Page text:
Items tagged with 'Central New York'
The newest part of the national park system: The Harriet Tubman National Historical Park in Auburn, New York.
The federal government formally announced the designation this week. From the press release:
The new park commemorates the work of the fearless Underground Railroad conductor during her later years in life, when she was an active proponent of womens' suffrage and other causes. The park is located at the site where Tubman lived and worshiped in Auburn, New York, caring for family members and other formerly enslaved people seeking safe haven in the North. ...
The historic Thompson Memorial AME Zion Church, a modest, two-story, frame structure constructed in 1891 is directly associated with Harriet Tubman, her family, many of her supporters and the African American community of the time. The two-story Rectory is adjacent to the Church and both structures are located across the street from the For Hill Cemetery, the location of Tubman's grave.
The historic church and rectory and other structures within the boundary of Harriet Tubman National Historical Park are largely intact from the time Harriet Tubman lived and worked in Auburn. They provide a strong physical basis for telling the story of Tubman's years following the Civil War when she was active in the women's suffrage movement, in the AME Zion Church and in the establishment of a home for elderly, indigent African Americans.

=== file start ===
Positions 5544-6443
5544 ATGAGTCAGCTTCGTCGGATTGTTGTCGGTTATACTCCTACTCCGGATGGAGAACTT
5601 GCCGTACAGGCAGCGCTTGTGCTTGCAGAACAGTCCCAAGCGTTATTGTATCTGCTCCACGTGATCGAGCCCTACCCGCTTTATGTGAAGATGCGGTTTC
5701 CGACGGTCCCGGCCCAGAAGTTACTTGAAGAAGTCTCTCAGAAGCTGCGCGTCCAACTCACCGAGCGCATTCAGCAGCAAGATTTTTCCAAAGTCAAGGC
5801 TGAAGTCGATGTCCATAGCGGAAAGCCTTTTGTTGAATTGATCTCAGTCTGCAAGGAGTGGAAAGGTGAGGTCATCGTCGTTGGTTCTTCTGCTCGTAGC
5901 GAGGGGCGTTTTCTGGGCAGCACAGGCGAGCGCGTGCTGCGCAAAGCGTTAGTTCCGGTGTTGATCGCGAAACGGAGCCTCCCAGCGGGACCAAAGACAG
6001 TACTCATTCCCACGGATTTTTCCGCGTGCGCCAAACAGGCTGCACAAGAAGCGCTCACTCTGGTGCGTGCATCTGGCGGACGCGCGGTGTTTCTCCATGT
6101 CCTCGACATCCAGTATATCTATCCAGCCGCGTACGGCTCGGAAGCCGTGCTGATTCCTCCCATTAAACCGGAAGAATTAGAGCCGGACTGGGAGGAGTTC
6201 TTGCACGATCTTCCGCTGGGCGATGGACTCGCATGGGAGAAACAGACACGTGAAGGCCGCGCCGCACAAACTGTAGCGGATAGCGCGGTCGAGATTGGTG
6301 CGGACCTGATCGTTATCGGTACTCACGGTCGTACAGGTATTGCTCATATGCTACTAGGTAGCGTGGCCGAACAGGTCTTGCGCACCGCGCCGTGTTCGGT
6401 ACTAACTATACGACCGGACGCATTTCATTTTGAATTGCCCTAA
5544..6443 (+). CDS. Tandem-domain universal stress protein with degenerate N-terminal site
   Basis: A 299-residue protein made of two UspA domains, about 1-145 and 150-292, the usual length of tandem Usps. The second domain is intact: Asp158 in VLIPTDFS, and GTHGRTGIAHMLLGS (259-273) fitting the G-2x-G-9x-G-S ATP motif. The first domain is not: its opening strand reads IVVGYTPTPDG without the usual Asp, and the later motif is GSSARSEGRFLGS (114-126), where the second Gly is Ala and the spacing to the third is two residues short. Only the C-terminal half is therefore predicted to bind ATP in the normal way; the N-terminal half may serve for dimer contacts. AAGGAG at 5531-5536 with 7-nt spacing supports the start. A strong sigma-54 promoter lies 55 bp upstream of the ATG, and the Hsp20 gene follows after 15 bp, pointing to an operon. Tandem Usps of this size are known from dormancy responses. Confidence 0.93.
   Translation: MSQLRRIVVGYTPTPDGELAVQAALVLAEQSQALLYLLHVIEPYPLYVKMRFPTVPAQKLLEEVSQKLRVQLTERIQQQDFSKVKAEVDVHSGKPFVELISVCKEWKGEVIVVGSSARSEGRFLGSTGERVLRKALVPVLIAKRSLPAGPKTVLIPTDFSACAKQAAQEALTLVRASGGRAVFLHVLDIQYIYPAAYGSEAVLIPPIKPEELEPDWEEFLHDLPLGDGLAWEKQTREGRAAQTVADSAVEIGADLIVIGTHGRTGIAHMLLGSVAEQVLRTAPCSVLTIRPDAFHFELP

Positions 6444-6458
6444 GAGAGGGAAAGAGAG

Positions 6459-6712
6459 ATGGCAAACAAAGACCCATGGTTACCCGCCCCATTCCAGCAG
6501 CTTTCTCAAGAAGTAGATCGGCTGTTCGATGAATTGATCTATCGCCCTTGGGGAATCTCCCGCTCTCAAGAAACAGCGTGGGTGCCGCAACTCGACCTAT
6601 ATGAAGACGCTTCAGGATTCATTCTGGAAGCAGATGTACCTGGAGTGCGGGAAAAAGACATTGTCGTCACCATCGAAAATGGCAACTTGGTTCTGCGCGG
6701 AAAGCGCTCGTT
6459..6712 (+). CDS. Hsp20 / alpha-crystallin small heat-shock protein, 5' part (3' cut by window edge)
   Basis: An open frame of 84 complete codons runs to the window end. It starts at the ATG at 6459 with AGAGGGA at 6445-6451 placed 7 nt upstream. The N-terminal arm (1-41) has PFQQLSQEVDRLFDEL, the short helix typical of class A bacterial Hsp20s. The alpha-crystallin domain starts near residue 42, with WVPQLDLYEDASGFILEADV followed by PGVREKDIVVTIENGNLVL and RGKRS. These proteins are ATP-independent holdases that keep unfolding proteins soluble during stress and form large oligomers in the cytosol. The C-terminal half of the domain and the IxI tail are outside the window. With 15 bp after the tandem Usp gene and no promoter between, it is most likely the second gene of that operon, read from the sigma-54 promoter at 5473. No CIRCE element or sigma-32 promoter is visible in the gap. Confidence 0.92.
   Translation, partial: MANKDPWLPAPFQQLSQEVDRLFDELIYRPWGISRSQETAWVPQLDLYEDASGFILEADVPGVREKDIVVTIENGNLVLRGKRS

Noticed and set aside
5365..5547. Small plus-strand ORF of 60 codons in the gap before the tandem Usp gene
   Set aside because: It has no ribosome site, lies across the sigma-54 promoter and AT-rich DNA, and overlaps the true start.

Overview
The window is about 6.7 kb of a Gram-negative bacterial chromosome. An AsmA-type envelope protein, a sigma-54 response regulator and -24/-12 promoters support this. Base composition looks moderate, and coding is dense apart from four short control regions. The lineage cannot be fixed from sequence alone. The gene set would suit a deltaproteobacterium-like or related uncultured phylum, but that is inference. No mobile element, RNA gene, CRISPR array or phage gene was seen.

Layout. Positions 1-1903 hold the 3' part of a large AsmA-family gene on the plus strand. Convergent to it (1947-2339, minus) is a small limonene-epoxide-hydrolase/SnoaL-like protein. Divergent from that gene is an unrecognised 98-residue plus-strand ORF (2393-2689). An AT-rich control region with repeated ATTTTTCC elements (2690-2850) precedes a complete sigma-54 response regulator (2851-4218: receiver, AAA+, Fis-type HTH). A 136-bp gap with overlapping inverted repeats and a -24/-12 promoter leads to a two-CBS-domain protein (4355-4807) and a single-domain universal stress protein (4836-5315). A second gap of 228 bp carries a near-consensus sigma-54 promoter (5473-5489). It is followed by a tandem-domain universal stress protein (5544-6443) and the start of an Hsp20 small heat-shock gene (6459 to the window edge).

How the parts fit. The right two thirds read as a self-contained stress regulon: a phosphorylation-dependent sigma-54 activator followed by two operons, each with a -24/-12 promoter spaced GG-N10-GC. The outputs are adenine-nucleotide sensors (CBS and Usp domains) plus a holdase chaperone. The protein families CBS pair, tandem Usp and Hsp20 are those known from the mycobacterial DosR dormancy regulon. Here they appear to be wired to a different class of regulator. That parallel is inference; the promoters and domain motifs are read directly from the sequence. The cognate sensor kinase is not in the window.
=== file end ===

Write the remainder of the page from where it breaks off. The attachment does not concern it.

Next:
Auburn is about 40 minutes west of Syracuse on the northern end of the Finger Lakes, and it's about 20 minutes east of Seneca Falls. So you could easily stop at the new Harriet Tubman National Historical Park and the Women's Rights National Historical Park in Seneca Falls during a weekend trip.
And you know the story about how Harriet Tubman led the rescue of a man in Troy, right?
Earlier on AOA: Weekend Destination: Finger Lakes
Utica and Rome are like Albany and Troy. They go together and when visiting one, you may as well visit the other to double your fun.
These cities rose with the canal and railroad connecting eastern New York with the Great Lakes region. But, like many other upstate cities, the last half century has included some rough times as they lost manufacturing and population. Today they are doing their best to come back.
You can reach the cities with ease -- just an hour-and-a-half drive on I-90 will get you into Utica and an additional 20 minutes to get to Rome. (Just about an hour farther west and you're in Syracuse, but save that for another day.) You can also take the Amtrak train into either of the cities.
There is a lot to see here, fine food, history, and fun to be had. Just head west.